Real Trends or Measurement Problems? Disability and Employment Trends from the Survey of Income and Program Participation

June 30, 2003

This paper addresses important concerns in using statistical data to track outcomes of people with disabilities and provides new evidence of employment trends of people with disabilities using alternative disability conceptualizations from the Survey of Income and Program Participation (SIPP). This analysis comes at an important time because some researchers have criticized the data and definitions used to measure these trends. At the extreme, some have concluded that such analyses should cease because of major limitations in measuring disability that exists in current surveys (especially the SIPP). Because the SIPP has been used extensively to examine outcomes of people with disabilities, it is important to understand these data criticisms and test whether the trends from the SIPP mirror those in other data sources. We conclude that the different empirical results found by researchers are not caused by "problems" with the data but rather with the assumptions researchers make when using the data. We illustrate the importance of exercising caution when developing disability questions and measuring disability trends in existing data sources. While some measures of limitations may be problematic, we find that the relatively broad measures used in several disability studies provide reasonable estimations of important subgroups of people with disabilities. We also show that the timing and structure of specific questions affects disability prevalence rates and influences observed outcomes. When we use comparable definitions across panels, we consistently find that employment rates of men with disabilities have fallen from 1990 to 1996 and employment rates of women with disabilities have remained flat. The consistency of these findings across a variety of measures illustrates an important and disturbing trend of downward employment rates for people with disabilities. These findings are particularly disturbing because they suggest that the gap in employment rates between those with and without disabilities is growing.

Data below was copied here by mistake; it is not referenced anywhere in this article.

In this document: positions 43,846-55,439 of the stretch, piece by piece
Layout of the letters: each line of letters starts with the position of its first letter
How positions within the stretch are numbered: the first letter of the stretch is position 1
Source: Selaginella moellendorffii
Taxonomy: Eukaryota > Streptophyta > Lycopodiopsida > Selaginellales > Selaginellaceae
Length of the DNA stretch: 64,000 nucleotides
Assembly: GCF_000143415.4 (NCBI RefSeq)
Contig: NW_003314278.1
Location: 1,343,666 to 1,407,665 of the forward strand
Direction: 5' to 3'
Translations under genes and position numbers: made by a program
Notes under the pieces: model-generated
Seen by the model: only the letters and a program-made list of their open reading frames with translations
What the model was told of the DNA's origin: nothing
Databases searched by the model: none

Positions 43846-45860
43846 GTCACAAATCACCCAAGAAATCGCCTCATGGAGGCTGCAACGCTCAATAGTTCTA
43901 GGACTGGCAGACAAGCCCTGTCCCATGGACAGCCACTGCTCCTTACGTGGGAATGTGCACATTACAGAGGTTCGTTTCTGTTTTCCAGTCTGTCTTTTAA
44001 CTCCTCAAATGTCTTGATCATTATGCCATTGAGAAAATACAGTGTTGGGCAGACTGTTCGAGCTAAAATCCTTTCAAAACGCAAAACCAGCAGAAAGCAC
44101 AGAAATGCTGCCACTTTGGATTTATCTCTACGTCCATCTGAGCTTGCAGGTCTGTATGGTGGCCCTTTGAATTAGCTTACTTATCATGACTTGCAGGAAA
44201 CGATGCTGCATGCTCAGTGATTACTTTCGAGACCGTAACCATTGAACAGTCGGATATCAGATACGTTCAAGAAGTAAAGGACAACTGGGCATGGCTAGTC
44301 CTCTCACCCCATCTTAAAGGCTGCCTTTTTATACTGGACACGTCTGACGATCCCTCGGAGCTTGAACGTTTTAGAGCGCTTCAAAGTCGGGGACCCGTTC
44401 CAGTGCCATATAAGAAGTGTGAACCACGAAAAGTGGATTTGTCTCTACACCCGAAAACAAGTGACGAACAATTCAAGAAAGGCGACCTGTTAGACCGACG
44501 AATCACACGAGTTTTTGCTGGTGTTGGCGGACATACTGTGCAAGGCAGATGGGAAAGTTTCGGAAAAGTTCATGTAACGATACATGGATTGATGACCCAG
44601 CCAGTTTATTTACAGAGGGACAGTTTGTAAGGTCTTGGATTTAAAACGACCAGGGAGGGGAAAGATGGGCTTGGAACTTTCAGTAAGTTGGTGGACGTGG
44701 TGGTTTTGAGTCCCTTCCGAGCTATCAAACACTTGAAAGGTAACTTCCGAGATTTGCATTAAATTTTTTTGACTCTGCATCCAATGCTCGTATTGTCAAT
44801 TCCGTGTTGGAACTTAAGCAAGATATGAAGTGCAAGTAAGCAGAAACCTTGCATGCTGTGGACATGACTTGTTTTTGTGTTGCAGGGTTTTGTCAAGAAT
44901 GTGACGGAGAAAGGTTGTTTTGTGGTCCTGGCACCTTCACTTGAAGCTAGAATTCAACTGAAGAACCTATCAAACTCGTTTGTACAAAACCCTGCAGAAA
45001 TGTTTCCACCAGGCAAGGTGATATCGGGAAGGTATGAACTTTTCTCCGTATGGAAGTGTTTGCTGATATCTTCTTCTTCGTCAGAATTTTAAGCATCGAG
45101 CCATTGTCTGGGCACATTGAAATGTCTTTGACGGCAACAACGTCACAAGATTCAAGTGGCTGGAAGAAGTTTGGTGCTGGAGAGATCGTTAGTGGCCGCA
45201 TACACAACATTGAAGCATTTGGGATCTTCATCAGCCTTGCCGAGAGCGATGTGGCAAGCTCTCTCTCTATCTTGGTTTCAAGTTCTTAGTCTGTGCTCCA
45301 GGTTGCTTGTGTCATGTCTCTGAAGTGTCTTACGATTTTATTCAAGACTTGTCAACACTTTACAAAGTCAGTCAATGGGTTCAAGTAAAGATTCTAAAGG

Barriers to and Supports for Work Among Adults with Disabilities: Results from the NHIS-D

January 1, 2001

This paper examines barriers to work among adults with disabilities in two specific areas -- searching for jobs and workplace accommodations -- using data from the 1994/95 National Health Interview Survey Disability Supplement. Focusing on the subgroup with a high likelihood of future work, we find that a majority report difficulties searching for work, particularly in gaining information about appropriate jobs and having transportation to search. About a third of non-workers report needing workplace accommodations in order to work. The specific types of accommodations needed are similar to those being used by current workers with disabilities. We also find that need for accommodation, even after controlling for severity of disability, reduces the probability of work.